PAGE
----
We were on our way into Roswell before sun-up, hoping to catch some aliens off-guard. Our first stop was to Bitter Lake National Wildlife Refuge. Though their Visitor Center was shuttered, their entry gate was open and the sign informed us we were allowed on premises, but at our own risk—no personnel were on site to assist should we get in a pickle. OK by us! We traversed along the 7-mile driving tour, spotting various waterfowl like sand cranes. The Refuge is home to more than 90 species of dragonflies and damselflies. Though I didn’t see any, I’m sure they were there watching me. You see, damselflies lay their eggs in the water. When the babies hatch, they stay underwater to live for up to 6 years before they come up to say hi! We did the short nature walk, Desert Upland Loop, where I saw a cuddly cottontail rabbit and a pretty Desert Christmas Cactus in bloom. Then we hiked along the Oxbow Trail, a 2-mile loop within the wetlands. There were lots of duckies, though I’m not sure whether they were dabblers or divers.
Desert Christmas Cactus
As we left the Refuge,we saw a ginormous solar farm, its 600,000 pivoting panels producing enough energy for 40,000 homes. Perhaps an alien would be hiding here? Nope, no sightings.
But as we got back on US-380, we spotted them! My first encounter with aliens. I had so much I wanted to talk to them about, so many questions for which I needed answers! But instead, it was the aliens pondering, needing to know something of utmost importance: “How did you get that side X side on top of the truck roof?”
We found Roswell to be a fun, cheesy town! We started at the Visitor Center, where the friendly, informative staff provided us a free family photo with a few “locals”, who I am quite certain may be some distant relatives of ours.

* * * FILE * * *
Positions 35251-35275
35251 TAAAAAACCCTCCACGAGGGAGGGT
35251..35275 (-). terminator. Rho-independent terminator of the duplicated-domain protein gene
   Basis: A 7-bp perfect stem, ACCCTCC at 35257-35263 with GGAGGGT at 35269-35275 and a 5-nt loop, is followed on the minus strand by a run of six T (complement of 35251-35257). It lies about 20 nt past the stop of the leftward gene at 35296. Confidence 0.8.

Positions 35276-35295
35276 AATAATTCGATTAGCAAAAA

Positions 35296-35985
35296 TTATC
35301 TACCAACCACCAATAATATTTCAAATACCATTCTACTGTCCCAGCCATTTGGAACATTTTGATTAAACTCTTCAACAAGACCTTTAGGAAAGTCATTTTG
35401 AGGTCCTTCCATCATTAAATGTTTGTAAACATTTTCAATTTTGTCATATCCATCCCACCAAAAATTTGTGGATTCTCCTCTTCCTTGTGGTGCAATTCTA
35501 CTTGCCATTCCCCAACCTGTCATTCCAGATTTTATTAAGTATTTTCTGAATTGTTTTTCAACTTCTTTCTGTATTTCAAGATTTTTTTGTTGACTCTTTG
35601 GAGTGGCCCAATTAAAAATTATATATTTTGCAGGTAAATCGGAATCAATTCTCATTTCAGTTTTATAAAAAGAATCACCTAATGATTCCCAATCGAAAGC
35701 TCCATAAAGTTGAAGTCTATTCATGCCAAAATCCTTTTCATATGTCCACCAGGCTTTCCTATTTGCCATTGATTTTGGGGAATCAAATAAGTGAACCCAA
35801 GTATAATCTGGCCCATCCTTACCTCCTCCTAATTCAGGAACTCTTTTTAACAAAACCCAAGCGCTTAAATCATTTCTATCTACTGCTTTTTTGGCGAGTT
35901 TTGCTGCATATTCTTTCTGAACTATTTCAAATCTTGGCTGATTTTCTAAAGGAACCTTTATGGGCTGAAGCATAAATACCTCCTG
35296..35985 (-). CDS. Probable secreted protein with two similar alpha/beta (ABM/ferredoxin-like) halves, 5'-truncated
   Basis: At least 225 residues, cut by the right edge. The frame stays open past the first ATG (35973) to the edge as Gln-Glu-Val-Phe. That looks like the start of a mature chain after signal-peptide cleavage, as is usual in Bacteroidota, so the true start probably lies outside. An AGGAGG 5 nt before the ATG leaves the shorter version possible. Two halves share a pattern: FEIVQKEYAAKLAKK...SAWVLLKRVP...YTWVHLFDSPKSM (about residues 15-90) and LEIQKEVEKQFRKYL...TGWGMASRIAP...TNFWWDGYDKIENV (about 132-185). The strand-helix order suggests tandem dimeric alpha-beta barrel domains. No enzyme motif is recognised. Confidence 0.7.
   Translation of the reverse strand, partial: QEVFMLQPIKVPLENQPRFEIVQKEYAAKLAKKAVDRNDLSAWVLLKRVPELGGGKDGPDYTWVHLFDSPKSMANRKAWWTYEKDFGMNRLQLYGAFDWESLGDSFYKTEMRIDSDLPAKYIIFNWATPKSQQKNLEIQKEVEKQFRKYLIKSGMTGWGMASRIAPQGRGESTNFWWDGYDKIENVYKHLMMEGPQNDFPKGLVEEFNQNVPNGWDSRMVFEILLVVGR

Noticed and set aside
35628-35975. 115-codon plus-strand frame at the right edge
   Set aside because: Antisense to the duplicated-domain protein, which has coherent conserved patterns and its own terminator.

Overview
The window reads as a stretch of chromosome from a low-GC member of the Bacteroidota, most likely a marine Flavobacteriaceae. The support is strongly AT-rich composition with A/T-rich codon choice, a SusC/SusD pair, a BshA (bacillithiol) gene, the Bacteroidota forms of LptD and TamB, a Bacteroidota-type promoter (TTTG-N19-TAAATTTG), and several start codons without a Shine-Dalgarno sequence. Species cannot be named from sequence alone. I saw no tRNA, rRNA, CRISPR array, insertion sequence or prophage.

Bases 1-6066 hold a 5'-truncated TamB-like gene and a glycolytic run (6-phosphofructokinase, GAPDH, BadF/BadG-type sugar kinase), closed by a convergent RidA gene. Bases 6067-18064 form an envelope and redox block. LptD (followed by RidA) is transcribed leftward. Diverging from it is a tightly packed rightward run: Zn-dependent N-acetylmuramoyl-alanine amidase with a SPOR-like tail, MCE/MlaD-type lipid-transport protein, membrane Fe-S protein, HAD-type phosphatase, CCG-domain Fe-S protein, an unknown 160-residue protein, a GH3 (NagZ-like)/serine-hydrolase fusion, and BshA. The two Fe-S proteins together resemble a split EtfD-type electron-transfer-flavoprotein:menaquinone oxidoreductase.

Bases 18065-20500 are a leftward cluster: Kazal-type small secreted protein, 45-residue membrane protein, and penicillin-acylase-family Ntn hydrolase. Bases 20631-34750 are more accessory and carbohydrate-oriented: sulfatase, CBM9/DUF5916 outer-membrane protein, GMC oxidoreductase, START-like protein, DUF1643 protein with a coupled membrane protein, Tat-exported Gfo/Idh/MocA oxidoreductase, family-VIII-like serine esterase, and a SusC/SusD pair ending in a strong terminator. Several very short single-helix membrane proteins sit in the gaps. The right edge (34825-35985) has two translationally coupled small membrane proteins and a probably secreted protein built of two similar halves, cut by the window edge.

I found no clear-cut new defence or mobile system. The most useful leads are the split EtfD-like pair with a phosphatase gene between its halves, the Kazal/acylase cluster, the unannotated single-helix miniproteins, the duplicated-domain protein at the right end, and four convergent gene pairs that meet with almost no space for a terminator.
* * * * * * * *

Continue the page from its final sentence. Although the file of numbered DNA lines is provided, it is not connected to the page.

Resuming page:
We got complimentary bumper stickers, stress balls, snacks, and great info on how to maximize our alien experience! We parked the truck and headed toward the UFO Museum. This whole town’s tourism was built around an incident in July 1947, when a rancher heard a loud noise and later discovered debris and strange-looking materials strewn across an area as wide as a football field and almost ¾ of a mile long. Over the course of a week, some weird things occurred. Like the Roswell Army Air Field personnel asking the local funeral home for child-size caskets and inquiring how to preserve bodies that had been exposed to weather. Like some of the debris the rancher collected and handed over to Roswell Army Air Field personnel suddenly is removed and replaced with pieces of a weather balloon. UFO--fact or fiction? On one hand, I think it is pompous and presumptuous to think Earthlings are the only lifeforms in the universe. Maybe the other planets in our galaxy were God’s “testing grounds”? And I have no problem believing the government tried to cover up an encounter with extraterrestrials. Conversely, I know that the more you tell a story, the more embellished it gets, and it seems odd to me that the “facts” regarding this incident didn’t come to light until 30 years after its occurrence. UFO—fact or fiction? What do you think?